Numerous LGBTQIA+ organisations have signed an open letter criticising Media Watch for a segment this week on transgender healthcare.
The segment discussed the sacking of The Age columnist Julie Szego. The ABC program’s host Paul Barry called the columnist “another casualty” in the “gender war”.
Szego was sacked from The Age this month over disparaging comments about colleagues after the newspaper refused to publish an article she wrote about gender-affirming care for trans children. Szego later self-published the article.
In the segment, Barry declared Szego had been “cancelled” following “a row about a news piece”.
The host ended the segment by declaring covering “transgender issues is difficult territory”. But “denying women a voice or spiking stories that will cause a fuss is surely not the answer,” he said.
“In a debate where both sides accuse the other of extremism, it’s the media’s duty to be an honest broker, treat both sides with respect, and not be scared into silence,” Barry said.
‘False view of the established science’
But in an open letter to the ABC, the Trans Justice Project and other organisations pinged the Media Watch segment itself on its “lack of accuracy, balance, and fairness”.
They write that the program “failed to adequately engage with vital facts and context” including the broad consensus of peak medical bodies in support of gender-affirming care.
In the letter, the organisations also said the segment failed to acknowledge Szego’s article referenced “fringe conspiracy theories, discredited science and links to known anti-trans disinformation groups.”
Also, they added the segment didn’t “acknowledge the broader political context of the article which would help the audience understand the trans community’s reaction to these pieces and the specific themes raised.”
“In the US, the same kinds of medical disinformation platformed in this article have been used by the Republican party as justification for laws proposing to ban gender-affirming care,” the letter reads.
“Ultimately these kinds of stories provide parents with a false view of the established science and fuels anti-trans stigma.
“This increases trans and gender diverse children’s risk of being exposed to conversion practices, family violence, and denial of care.”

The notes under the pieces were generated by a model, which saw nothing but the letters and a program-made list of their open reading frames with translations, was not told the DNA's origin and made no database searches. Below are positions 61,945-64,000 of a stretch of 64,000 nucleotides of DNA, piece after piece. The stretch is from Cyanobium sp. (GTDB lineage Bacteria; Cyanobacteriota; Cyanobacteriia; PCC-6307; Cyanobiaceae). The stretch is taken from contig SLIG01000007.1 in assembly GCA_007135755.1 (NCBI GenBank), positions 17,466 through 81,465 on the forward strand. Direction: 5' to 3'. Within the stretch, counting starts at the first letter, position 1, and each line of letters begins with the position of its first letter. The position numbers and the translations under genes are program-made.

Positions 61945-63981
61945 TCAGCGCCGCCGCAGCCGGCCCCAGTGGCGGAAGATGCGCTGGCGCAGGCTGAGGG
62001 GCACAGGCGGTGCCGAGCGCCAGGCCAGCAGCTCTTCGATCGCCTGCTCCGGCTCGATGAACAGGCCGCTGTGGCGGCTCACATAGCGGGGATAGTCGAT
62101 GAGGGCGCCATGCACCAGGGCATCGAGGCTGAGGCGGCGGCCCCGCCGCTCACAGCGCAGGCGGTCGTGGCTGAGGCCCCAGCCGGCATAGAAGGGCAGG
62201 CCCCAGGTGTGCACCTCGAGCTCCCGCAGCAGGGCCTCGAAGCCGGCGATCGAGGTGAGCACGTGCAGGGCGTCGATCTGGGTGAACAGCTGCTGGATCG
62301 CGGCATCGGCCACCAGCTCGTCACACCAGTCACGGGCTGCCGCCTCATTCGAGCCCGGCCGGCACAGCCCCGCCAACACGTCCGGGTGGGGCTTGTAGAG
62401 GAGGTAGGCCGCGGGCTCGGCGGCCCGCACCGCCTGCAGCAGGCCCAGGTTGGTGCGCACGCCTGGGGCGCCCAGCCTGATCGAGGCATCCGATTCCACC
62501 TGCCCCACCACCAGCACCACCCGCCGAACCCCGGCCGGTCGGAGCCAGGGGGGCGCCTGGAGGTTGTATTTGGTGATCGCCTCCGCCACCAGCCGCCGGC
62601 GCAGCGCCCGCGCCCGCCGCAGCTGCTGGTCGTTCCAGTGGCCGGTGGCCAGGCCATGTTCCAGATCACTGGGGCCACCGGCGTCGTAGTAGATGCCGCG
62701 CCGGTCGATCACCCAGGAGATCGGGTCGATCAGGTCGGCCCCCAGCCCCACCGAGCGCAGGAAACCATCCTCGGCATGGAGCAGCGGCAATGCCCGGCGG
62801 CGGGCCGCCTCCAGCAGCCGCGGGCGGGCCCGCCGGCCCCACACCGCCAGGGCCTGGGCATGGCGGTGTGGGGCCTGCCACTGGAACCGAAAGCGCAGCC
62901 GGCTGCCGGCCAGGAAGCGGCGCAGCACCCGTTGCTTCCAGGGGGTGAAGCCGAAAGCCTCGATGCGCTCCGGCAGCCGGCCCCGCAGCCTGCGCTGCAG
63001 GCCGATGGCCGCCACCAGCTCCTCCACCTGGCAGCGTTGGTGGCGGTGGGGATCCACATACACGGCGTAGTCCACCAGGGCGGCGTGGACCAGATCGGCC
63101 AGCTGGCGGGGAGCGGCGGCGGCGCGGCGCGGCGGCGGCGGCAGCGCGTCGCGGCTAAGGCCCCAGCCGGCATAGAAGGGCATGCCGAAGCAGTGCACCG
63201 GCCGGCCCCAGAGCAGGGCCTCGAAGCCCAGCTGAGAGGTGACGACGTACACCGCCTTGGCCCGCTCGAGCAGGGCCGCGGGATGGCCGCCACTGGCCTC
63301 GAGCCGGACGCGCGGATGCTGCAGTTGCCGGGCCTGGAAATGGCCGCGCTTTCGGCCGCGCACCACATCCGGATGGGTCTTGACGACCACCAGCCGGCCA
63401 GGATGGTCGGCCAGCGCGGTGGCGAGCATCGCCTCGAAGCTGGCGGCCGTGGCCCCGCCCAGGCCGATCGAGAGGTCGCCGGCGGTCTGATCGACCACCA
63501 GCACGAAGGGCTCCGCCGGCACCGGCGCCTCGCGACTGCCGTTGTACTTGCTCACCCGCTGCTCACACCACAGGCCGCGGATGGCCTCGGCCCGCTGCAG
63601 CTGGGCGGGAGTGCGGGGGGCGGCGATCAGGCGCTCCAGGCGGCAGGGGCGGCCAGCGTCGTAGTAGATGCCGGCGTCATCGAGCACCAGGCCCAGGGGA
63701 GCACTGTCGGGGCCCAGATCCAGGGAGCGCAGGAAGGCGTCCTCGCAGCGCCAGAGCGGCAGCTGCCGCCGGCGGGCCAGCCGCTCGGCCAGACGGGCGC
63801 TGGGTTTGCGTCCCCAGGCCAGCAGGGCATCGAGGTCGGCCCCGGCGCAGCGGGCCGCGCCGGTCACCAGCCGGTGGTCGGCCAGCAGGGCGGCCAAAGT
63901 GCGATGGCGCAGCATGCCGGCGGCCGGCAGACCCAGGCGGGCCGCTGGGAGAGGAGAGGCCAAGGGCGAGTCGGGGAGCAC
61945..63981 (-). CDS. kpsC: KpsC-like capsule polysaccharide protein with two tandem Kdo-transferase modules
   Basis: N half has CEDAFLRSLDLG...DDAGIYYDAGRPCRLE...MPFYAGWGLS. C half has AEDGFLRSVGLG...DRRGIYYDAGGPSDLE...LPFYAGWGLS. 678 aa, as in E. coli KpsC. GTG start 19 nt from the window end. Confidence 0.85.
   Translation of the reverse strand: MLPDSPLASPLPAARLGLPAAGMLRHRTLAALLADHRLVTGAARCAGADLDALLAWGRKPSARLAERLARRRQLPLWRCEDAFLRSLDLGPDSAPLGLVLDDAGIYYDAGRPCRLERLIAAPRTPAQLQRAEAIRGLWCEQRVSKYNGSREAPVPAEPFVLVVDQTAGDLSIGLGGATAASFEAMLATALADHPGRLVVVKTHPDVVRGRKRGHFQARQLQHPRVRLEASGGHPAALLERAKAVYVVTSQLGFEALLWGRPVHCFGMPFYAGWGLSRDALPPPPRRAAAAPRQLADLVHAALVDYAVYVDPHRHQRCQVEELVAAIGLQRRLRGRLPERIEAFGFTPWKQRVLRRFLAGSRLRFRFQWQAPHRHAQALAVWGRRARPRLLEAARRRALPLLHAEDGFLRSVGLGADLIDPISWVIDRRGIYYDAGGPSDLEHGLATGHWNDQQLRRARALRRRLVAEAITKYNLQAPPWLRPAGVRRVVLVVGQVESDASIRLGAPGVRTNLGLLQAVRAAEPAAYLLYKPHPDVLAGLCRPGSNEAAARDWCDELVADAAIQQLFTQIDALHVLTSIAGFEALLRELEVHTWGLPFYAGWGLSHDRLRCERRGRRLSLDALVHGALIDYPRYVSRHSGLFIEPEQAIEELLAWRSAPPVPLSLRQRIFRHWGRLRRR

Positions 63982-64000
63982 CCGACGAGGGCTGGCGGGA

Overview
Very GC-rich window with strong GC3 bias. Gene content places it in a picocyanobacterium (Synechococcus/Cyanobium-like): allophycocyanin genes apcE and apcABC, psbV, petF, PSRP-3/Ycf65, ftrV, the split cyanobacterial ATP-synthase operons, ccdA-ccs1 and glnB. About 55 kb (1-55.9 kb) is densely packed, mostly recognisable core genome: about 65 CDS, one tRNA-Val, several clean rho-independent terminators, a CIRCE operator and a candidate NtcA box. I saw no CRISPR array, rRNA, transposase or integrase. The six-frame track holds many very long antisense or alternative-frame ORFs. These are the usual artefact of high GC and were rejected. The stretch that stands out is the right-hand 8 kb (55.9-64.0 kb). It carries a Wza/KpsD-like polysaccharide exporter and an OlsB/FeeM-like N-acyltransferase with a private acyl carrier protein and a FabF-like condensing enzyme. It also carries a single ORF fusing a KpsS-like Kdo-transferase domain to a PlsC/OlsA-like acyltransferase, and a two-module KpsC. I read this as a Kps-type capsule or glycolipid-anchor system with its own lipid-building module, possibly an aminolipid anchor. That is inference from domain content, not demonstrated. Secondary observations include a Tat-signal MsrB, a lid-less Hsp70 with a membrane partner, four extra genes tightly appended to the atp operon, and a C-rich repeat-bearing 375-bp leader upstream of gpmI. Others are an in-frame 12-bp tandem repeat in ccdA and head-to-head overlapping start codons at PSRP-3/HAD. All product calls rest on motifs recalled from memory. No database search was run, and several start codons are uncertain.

Age columnist Julie Szego departs the newspaper after editor spikes transgender article. pic.twitter.com/UEGe0wMn79
— Media Watch (@ABCmediawatch) June 27, 2023
‘Lack of care’
The letter calls for Media Watch to “set the record straight” after a “lack of care” on accuracy, balance and fairness.
Trans Justice Project director Jackie Turner said, “We are standing together with a number of trans-led, LGBTQIA+, and human rights groups calling for a correction and apology from Media Watch.
“Trans people deserve to be treated with dignity and respect. It’s incredibly concerning that a show that markets itself as an impartial watchdog has done such a poor job of representing these issues accurately and fairly.
“In an environment of increasing hostility towards the LGBTQIA+ community it is so important that the media are engaging in accurate and fair reporting, and are not spreading disinformation about our communities.”
Media Watch stands by segment
Media Watch executive producer Tim Latham told Crikey the show stands by the segment, citing the importance of airing “differing points of view”.
“It was a fair and balanced account including plenty of criticism of Ms Szego, her article and her views. It offered significant airtime to the counterpoints,” Latham said.
“Media Watch invited the director of the Trans Justice Project Jackie Turner to comment for the segment in which she disputed the accuracy of Szego’s article and called many of her sources ‘ideological, misleading, or explicitly anti LGBTQIA+’.”
Latham said Media Watch published the responses on the program’s website.
Patrick Elligett, editor of The Age, told Media Watch that Szego wasn’t sacked for her views on “gender identity politics” but instead her “repeated public disparagement” of The Age and its staff.
“The Age is committed to covering gender issues in a way that few other outlets, including the ABC, have the stomach for,” Elligett told the ABC.
“It’s not unusual for freelance submissions to be rejected.
“I won’t reveal private criticism of authors and their work. But Julie has publicly stated that one of those reasons was the perception she had become too close to an activist community on gender issues.
“In my view, that disqualified her from writing news on the topic.”
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